Grandparents: do you need to worry about your grandchildren?
Being a grandparent has its joys, but it's also normal to worry about your grandchildren.
But you probably have no need to worry if your grandchildren's parents are making well-informed decisions that are right for their family. The decisions they make about behaviour, discipline, independence, media, friendships and so on might be different from the decisions you'd make. But this doesn't mean these decisions are wrong.
It can help to remember that your grandchildren are being raised in a different world from the one you were raised in. And their parents are probably raising them differently from the way you raised your children. Our articles and videos on parenting can give you a sense of how parents today think about parenting decisions.
If you take into account parenting differences and you're still worried, it might help to talk about your concerns with your partner or a friend who's also a grandparent. Other points of view can help you decide whether you need to talk about the issue with your grandchildren's parents.
If you need help or want to get help for your grandchildren or their parents, you could get in touch with support services.
There are no disagreements because they're not my children. I don't think it helps parents to be undermined. I might sometimes think, 'Oh gosh, they should have done that differently'. But I don't say anything. They're intelligent people and they'll work it out.
- Catherine, grandmother of children aged three and seven years
When you're worried: tips for talking with your grandchildren's parents
If there's an issue you feel you must raise with your grandchildren's parents, there are a few things that can help the conversation go well - preparation, timing, respect and perspective.
Rehearsing what you want to say can help you find a good way to say it. For example, 'I've noticed that Joe doesn't seem to hear me when I'm behind him. Have you noticed that too?' Sometimes it helps to practise what you want to say with your partner or a friend.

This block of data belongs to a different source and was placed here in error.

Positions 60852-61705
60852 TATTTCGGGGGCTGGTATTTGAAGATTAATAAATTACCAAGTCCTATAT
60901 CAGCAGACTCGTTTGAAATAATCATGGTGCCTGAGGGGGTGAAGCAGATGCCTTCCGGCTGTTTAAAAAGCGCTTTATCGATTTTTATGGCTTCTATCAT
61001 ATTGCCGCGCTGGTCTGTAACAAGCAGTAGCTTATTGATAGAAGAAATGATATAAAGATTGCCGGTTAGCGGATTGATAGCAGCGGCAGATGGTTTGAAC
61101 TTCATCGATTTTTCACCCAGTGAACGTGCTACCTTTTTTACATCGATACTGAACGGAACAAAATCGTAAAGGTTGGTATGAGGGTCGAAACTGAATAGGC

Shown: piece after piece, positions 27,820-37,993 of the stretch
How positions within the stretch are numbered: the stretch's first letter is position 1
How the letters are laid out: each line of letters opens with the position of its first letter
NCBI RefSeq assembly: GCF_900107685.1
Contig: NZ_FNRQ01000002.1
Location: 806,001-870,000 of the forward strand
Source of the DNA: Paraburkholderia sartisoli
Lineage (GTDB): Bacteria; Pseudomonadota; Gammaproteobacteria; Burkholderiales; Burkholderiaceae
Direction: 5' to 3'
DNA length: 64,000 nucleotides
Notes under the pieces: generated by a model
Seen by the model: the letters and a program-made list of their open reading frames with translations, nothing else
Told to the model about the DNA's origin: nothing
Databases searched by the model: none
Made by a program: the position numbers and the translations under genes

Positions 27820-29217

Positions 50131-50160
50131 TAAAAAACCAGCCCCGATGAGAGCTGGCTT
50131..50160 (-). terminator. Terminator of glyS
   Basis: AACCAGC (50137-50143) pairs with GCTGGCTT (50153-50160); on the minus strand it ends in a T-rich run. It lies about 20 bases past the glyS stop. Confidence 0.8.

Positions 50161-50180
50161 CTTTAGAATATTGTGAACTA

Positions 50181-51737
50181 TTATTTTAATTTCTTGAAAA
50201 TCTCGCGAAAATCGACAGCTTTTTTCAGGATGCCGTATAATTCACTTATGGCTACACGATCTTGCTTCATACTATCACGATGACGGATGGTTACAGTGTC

If you think it's likely to be a tricky conversation, it can help to choose a calm and private time for both you and your grandchildren's parents. For example, if they're busy with work and family commitments during the week, a weekend time might be better.
Your grandchildren's parents are almost certainly doing the best they can for their children. A tricky conversation will probably go better if you can show you respect their parenting and experience.
If your concern is about managing a grandchild's behaviour, it can help to tell your child what happened and then ask for advice. For example, 'Zoe kept taking her shoes off at the playground and got upset when I asked her to put them back on. What do you find works to get her to keep them on?'
Everyone loves praise. Balancing your concerns with praise for your grandchildren and their parents can help you all focus on the positives. For example, 'Giorgio has learned that game very quickly. You've got a real knack for explaining things to him'.
Understanding boundaries is a part of respect too. You can express a concern, but it's the responsibility of your grandchildren's parents to decide what to do about it.
If you have a good relationship with your grandchildren's parents, you could try asking general questions to get a sense of how they see the situation you're worried about. For example, 'Have other parents in your mother's group had this problem?' or 'Did your child and family health nurse mention anything at the last appointment?'
If you think your grandchildren are at risk of abuse or neglect, talk with your grandchildren's parents about your concerns. If you think there are serious problems of violence or neglect in your grandchildren's home and you need advice, you can get help and information by ringing a parenting hotline.